It’s not easy to figure out exactly how many calories are in a little mug of Tom & Jerry.
Sure, the alcohol is a known quantity, with the couple ounces of cognac and dark rum clocking in at about 120 calories total. And the splash of hot whole milk (the only kind you want to even consider for a Tom & Jerry), is another 20. I don’t think cloves, nutmeg and allspice have calories, so you don’t have to worry about them.
Which leaves the batter.
When you take a dozen eggs, beat the whites to stiff peaks and the yolks with rum and a couple pounds of sugar, and then fold ‘em together, that comes to a little more than 4,000 calories. But fortunately, that bowl of batter will make three or four dozen Tom & Jerrys, which means that each drink contains a mere 250 calories or so. To put that into perspective, it’s equal to a pint of real beer. And people manage to choke those down okay.
The reason I’ve spent so much time dwelling on nutritional information is that the Tom & Jerry’s perceived caloric throw-weight is the basis of the only possible objection anyone could have to it as a holiday drink. This ancient beverage—it goes back to New England in the 1820s—is otherwise so delicious, so warming and so conducive to holiday cheer that, if not for the fear its ingredients list engenders, the Tom & Jerry bowl would be broken out every Thanksgiving, Christmas and New Year’s by all Americans, rather than just the fearless souls in the upper Midwest.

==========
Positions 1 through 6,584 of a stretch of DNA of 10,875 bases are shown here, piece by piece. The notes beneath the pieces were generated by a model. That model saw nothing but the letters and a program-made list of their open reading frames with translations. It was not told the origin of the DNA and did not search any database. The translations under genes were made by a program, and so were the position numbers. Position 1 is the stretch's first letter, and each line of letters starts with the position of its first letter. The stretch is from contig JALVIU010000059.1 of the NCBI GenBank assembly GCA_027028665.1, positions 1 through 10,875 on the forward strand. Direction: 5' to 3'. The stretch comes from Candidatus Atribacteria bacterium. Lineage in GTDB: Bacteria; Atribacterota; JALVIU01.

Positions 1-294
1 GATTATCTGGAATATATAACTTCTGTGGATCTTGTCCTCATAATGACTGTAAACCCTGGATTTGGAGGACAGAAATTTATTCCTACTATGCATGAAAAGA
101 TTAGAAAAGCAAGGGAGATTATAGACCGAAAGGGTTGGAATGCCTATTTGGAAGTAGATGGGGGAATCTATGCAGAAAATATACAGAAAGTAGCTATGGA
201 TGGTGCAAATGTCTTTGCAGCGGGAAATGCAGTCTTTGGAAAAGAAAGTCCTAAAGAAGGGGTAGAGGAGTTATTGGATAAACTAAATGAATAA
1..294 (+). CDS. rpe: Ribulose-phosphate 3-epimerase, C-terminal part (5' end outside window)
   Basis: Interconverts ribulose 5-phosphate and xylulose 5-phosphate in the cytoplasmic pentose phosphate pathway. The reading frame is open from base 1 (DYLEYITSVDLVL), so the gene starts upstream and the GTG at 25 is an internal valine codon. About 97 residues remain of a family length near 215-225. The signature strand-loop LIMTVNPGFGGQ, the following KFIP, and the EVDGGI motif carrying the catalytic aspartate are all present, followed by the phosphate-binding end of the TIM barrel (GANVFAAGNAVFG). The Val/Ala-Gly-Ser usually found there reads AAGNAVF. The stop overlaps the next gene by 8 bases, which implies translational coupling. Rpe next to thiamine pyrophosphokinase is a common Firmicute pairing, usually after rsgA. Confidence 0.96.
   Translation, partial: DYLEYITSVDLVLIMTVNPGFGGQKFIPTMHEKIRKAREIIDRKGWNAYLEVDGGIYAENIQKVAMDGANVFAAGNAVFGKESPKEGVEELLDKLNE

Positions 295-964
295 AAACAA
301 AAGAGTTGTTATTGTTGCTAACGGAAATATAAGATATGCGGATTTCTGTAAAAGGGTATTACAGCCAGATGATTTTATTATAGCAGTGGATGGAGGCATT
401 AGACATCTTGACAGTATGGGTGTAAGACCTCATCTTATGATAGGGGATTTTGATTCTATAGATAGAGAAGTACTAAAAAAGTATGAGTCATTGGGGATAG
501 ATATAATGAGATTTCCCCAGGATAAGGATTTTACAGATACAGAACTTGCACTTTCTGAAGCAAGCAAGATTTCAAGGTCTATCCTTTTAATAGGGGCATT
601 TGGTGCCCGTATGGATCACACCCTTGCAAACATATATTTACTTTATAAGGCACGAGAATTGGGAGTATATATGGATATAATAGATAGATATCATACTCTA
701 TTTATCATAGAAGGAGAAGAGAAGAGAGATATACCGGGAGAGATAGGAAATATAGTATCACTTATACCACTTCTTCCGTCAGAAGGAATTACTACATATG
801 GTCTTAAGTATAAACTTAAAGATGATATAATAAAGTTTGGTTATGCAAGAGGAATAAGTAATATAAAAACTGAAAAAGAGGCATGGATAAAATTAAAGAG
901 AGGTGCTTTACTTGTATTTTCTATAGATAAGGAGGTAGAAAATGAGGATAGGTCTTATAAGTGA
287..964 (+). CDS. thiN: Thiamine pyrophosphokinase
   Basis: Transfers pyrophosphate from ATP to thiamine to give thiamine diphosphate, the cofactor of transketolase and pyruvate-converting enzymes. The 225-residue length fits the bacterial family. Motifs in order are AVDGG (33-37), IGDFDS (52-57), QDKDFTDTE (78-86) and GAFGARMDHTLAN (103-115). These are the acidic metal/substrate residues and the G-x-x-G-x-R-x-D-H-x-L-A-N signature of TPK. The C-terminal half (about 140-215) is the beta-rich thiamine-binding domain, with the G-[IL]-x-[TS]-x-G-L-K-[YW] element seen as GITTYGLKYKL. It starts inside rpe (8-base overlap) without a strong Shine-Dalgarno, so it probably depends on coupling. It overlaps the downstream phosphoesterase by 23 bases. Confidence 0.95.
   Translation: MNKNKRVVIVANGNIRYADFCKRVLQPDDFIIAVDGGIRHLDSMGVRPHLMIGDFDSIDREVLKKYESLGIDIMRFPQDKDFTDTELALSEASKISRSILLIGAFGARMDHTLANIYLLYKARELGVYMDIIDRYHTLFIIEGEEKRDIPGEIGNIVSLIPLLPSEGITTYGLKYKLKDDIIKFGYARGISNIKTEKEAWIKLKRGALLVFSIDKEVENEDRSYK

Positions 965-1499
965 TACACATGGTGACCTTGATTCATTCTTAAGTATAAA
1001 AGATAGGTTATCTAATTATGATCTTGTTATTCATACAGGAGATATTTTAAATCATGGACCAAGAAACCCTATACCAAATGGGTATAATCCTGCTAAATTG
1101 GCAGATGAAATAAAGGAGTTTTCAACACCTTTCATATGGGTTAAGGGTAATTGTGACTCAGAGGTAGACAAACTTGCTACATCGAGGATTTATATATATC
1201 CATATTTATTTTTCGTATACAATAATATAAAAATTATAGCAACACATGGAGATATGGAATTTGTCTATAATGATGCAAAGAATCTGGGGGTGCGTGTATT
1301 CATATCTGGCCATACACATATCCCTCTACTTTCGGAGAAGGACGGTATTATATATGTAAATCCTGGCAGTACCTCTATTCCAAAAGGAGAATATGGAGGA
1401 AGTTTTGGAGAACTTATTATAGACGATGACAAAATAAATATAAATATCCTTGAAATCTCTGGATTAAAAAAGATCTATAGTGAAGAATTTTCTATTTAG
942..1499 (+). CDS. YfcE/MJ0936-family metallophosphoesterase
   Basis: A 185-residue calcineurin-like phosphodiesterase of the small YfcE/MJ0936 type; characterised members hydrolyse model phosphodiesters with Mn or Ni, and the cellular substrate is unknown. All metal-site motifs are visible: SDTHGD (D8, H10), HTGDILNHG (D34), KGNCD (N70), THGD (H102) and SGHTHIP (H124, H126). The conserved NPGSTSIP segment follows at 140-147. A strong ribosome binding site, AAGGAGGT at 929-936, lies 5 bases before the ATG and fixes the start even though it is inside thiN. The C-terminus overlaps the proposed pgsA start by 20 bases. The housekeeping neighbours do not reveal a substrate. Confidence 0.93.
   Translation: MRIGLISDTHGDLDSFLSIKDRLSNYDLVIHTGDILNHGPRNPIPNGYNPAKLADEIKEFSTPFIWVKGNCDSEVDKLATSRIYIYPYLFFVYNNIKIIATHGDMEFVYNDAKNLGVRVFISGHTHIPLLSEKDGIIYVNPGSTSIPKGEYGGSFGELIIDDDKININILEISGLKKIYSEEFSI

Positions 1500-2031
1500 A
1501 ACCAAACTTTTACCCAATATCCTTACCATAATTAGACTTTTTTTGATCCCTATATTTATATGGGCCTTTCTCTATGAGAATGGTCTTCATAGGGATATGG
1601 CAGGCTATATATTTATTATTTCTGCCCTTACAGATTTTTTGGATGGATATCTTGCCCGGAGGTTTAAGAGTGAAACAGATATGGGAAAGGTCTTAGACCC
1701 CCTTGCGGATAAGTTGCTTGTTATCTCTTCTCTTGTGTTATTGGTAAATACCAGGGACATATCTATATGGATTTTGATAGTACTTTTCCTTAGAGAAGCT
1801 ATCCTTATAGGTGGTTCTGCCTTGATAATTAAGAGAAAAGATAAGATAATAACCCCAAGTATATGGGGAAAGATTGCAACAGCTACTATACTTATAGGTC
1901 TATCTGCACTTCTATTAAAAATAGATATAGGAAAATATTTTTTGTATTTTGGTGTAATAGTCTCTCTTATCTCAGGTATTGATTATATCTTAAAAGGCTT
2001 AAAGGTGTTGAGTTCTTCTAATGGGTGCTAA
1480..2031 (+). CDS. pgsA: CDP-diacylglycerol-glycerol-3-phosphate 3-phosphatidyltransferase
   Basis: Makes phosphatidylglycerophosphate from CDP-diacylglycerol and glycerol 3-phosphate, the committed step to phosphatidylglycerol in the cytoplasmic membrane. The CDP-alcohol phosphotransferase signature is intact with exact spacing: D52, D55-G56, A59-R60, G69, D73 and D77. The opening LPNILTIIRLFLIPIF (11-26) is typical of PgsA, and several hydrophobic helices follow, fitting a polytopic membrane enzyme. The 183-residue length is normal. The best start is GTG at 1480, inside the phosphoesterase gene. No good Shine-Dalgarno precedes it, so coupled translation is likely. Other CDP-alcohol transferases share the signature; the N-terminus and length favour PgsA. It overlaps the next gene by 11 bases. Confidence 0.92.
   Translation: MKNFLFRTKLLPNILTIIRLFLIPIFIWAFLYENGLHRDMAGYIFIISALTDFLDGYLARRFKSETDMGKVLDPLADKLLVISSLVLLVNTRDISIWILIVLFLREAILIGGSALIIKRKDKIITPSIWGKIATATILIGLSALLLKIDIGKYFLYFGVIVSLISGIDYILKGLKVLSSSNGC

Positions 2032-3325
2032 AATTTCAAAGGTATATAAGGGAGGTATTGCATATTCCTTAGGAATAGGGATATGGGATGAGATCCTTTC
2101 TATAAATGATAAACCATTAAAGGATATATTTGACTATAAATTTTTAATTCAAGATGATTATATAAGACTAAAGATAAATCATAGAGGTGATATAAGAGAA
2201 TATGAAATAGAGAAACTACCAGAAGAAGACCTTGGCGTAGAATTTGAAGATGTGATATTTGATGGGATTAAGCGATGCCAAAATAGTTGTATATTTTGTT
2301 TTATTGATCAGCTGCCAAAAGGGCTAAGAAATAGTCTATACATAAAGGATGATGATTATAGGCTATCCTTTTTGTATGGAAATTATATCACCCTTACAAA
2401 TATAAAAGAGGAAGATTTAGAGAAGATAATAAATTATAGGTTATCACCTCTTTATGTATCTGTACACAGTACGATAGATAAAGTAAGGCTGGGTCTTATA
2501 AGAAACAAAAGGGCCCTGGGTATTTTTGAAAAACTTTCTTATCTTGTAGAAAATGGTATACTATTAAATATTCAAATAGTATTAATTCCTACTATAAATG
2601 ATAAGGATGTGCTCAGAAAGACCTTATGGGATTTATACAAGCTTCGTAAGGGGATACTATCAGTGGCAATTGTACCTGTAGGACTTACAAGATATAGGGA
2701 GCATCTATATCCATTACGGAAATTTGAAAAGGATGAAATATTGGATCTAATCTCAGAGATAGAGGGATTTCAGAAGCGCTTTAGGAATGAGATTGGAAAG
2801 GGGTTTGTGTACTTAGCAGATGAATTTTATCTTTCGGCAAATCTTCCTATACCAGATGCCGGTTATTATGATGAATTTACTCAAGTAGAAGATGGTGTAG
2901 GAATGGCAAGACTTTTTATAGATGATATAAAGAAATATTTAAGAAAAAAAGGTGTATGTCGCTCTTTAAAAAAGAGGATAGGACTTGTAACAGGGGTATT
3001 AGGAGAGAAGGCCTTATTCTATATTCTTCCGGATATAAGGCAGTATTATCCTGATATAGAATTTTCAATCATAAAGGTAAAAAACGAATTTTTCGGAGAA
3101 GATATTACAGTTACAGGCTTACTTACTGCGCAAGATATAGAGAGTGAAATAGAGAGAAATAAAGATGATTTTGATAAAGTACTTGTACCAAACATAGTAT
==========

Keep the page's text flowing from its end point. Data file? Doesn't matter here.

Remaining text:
Tom & Jerry
Contributed by David Wondrich
- Boiling water
- 1 tbsp Tom & Jerry Batter*
- 1 oz Cognac
- 1 oz Dark rum
- Whole milk, hot
- Garnish: Nutmeg, clove and allspice
- Glass: Coffee mug or Tom & Jerry cup
Rinse a small coffee mug (or, indeed, a white ceramic Tom & Jerry cup) with boiling water to warm it and discard the water. Add the batter, cognac and rum to the cup and fill with hot milk. Garnish with a mixture of 2 parts freshly grated nutmeg to 1 part each ground clove and ground allspice.
*Tom & Jerry Batter
- 12 Eggs, separated
- 1 tsp Cream of tartar
- 2 lb Sugar
- 2 oz Dark Jamaican-style rum
- 1 tsp Vanilla extract (optional)
In a nonreactive bowl, whip the egg whites with the cream of tartar until they form stiff peaks. In a separate bowl, beat the yolks with the sugar, rum and vanilla (if using). When the mixture is completely liquid, fold it into the whites.
David Wondrich is the author of Punch: The Delights (and Dangers) of the Flowing Bowl and Esquire magazine’s drinks correspondent. He is also a Liquor.com advisor.